The Calderon party had hardly landed when Homeland Security chieftain Michael Chertoff whisked Felipe’s Interior Minister Juan Camilo Mourino off to hash out Mexico’s role in the Bush terror war. Agreement was announced on setting up a biometric database of all travelers, visa applicants, and passport holders entering the U.S. from Mexico. Moneys for the database will be drawn down from the White House’s $1.4 billion USD Plan Mexico (AKA the Merida Initiative), a clone of Plan Colombia, that would equip and train repressive Mexican security forces cited by international human rights organizations as responsible for myriad human rights violations. Plan Mexico transfers, funding for which has not yet cleared the U.S. Congress, include dozens of second-hand helicopters and used transportation carriers plus cutting edge technological tools to eavesdrop on every Mexican’s telephone and e-mail communications.
Plan Mexico is the latest White House strategy to annex Mexico’s security apparatus, the so-called “third link” first proposed during the Reagan years. Mexico is regarded as the U.S.’s southern security perimeter under the purview of the North Command, the Colorado-based command center charged with protecting U.S. mainland from potential terrorist threats. One goal of the Security and Prosperity Partnership is to legitimatize U.S. troop deployment on Mexican soil to combat hypothetical threats to the United States.
On the energy front, NAFTA Plus integration translates to “what’s yours is mine” but the Bush White House’s vision of a privatized Mexican oil industry to guarantee continued supply (1.5 million barrels a day) and even bigger profits for Big Oil has temporarily been blunted by a Mexican opposition led by Andres Manuel Lopez Obrador.
The future of Washington’s troubled bi-lateral Free Trade Agreement with Colombia was much on Bush’s mind down in New Orleans. Accusing House Speaker Nancy Pelosi of “killing” the deal (Pelosi has offered to bring the FTA to the floor if Bush yields on a new stimulus package and extending unemployment benefits for recession ravaged U.S. workers), the outgoing U.S. president enlisted Harper and Calderon’s condemnation of his Democratic rivals.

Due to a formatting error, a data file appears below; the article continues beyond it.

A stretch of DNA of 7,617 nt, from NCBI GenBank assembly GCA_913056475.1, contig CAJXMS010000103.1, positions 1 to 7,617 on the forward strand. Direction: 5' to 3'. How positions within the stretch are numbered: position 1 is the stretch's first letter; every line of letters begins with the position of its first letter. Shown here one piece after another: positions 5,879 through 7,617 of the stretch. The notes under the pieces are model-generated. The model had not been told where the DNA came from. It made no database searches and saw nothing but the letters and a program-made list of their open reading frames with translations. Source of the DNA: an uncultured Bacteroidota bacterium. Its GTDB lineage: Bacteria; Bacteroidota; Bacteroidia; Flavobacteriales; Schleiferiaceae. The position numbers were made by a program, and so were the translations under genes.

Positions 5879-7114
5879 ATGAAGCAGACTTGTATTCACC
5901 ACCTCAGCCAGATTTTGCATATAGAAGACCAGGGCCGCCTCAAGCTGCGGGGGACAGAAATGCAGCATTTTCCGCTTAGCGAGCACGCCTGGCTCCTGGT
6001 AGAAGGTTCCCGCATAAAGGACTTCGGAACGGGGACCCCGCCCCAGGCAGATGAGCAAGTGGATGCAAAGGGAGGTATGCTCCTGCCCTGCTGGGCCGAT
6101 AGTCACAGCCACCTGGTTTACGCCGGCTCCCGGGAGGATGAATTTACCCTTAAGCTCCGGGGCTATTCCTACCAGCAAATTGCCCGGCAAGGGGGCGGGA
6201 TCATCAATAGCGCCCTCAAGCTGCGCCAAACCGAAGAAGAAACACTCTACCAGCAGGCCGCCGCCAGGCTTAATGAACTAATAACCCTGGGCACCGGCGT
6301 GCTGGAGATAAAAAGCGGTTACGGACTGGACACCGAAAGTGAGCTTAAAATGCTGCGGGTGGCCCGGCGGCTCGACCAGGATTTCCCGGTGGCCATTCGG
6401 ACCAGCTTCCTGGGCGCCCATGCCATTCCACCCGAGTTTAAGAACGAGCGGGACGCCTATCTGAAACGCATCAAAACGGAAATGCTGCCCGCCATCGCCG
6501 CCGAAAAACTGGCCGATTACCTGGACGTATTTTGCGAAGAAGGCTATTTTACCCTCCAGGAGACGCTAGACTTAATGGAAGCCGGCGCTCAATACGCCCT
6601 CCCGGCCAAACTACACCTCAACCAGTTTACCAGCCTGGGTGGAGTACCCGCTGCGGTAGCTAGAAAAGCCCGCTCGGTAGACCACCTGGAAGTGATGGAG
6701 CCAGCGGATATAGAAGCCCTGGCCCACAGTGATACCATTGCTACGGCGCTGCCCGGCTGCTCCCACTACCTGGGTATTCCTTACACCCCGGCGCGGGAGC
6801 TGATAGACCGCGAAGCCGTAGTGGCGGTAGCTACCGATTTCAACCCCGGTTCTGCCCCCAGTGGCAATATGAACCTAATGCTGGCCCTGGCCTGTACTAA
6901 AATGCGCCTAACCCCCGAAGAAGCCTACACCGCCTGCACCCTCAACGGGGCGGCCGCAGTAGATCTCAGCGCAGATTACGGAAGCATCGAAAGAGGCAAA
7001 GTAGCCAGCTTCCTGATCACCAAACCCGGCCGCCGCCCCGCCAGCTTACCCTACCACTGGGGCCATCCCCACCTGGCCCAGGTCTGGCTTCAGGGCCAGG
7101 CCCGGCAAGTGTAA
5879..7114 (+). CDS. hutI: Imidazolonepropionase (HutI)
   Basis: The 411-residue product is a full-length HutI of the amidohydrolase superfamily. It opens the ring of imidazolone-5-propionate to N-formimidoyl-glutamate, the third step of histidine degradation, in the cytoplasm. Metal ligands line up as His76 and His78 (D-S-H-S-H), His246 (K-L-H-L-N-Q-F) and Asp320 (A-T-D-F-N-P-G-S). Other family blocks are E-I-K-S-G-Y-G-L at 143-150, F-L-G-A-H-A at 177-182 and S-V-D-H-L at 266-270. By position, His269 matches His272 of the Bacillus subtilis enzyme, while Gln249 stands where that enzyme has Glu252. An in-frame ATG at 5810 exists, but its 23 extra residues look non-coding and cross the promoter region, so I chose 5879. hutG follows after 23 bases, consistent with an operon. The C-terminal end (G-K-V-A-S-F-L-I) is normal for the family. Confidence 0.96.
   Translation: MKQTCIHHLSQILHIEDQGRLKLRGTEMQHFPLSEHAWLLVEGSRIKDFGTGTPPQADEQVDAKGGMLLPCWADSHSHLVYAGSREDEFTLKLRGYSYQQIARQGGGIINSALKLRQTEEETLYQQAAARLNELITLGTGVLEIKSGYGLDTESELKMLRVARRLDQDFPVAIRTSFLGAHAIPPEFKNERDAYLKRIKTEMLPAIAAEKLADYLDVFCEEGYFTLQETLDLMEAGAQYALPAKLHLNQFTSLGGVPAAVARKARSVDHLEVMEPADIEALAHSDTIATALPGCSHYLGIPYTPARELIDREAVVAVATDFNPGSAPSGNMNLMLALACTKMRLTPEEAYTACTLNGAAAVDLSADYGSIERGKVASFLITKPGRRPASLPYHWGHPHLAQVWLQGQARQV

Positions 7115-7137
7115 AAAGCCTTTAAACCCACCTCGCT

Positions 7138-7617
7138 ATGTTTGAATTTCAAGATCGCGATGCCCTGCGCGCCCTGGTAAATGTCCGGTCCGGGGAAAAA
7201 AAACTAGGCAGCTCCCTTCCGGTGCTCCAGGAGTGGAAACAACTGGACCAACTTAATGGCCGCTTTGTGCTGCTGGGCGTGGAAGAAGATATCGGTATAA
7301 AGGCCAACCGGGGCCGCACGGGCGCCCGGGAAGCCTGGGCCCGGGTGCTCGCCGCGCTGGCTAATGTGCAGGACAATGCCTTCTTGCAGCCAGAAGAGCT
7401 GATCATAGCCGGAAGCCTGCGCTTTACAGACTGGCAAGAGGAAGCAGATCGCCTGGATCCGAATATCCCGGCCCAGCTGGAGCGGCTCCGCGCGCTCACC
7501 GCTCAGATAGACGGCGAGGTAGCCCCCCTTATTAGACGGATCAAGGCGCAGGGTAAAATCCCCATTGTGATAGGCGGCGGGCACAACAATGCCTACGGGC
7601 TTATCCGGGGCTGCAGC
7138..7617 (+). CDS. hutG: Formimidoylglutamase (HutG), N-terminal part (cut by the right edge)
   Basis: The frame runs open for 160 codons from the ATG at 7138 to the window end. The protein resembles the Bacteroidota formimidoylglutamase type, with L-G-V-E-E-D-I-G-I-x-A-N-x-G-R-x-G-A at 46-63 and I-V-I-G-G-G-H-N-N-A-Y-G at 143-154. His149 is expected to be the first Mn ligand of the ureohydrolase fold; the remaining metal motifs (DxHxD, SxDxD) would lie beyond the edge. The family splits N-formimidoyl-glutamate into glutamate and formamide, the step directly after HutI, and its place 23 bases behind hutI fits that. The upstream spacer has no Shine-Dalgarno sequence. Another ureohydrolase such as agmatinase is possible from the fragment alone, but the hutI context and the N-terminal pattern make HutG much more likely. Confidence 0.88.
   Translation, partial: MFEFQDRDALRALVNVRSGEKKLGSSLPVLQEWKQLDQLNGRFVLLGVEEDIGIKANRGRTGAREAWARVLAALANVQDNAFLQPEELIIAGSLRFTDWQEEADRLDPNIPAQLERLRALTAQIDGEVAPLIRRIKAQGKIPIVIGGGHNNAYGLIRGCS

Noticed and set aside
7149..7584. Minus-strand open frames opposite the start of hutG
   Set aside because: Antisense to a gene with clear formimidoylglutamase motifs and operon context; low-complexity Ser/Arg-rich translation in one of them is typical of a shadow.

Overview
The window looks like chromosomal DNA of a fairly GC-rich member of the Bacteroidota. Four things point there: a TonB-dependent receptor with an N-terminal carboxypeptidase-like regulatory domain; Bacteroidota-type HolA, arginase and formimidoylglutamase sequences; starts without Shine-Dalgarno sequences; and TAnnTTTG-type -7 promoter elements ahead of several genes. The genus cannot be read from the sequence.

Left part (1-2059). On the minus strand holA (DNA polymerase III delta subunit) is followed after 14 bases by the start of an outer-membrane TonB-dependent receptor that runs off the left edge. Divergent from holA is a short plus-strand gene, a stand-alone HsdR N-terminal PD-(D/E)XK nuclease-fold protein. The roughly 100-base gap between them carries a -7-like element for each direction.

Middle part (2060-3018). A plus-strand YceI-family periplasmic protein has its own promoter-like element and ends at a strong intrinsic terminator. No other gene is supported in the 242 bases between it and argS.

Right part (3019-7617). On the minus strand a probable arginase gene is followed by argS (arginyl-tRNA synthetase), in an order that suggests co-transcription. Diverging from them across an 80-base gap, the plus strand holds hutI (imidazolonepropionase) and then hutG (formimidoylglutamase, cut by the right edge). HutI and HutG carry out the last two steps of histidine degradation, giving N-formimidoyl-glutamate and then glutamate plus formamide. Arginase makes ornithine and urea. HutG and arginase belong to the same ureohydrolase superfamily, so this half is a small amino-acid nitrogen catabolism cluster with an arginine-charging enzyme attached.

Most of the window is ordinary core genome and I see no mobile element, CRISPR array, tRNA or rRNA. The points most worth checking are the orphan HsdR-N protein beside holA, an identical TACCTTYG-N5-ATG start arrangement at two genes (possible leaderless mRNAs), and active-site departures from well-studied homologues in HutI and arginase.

Charging the Dems with encouraging narco-terror and building up Hugo Chavez’s evil empire, Bush exalted Colombian president Alvaro Uribe as a paragon of democracy. Ironically, at the very hour the lame duck U.S. president held forth in the Big Easy, Bogotá police were rounding up Uribe’s cousin, Mario, the former president of the Colombian senate, for conspiring with paramilitary death squads in 1997 to massacre peasants. Alvaro Uribe himself is under investigation for his role in the killings.
Licking Bush’s boots and glad-handing the big business bigwigs (Ford, Wal-mart, Campbell Soup, the North American Competiveness Council) who always converge on these klatches, Felipe Calderon couldn’t even spare a second for the obligatory stroll through the French Quarter. Indeed, outside of the tourist-infested Quarter, there isn’t much to see in New Orleans three years after Katrina ripped it apart.
Population is down to 200,000 from a half million on the morning the storm struck. The forced exodus of black workers has not been compensated by the invasion of profit-driven Caucasians. Thousands are still living in Formaldehyde filled FEMA trailers (they have a May 31st eviction date) and 10,000 units of usable public housing are being demolished to make way for global real estate moguls like Donald Trump. Row after row of rotting, abandoned homes are mute testimony to the national disgrace that is the Lower Ninth Ward. National Guard Humvees still patrol the streets.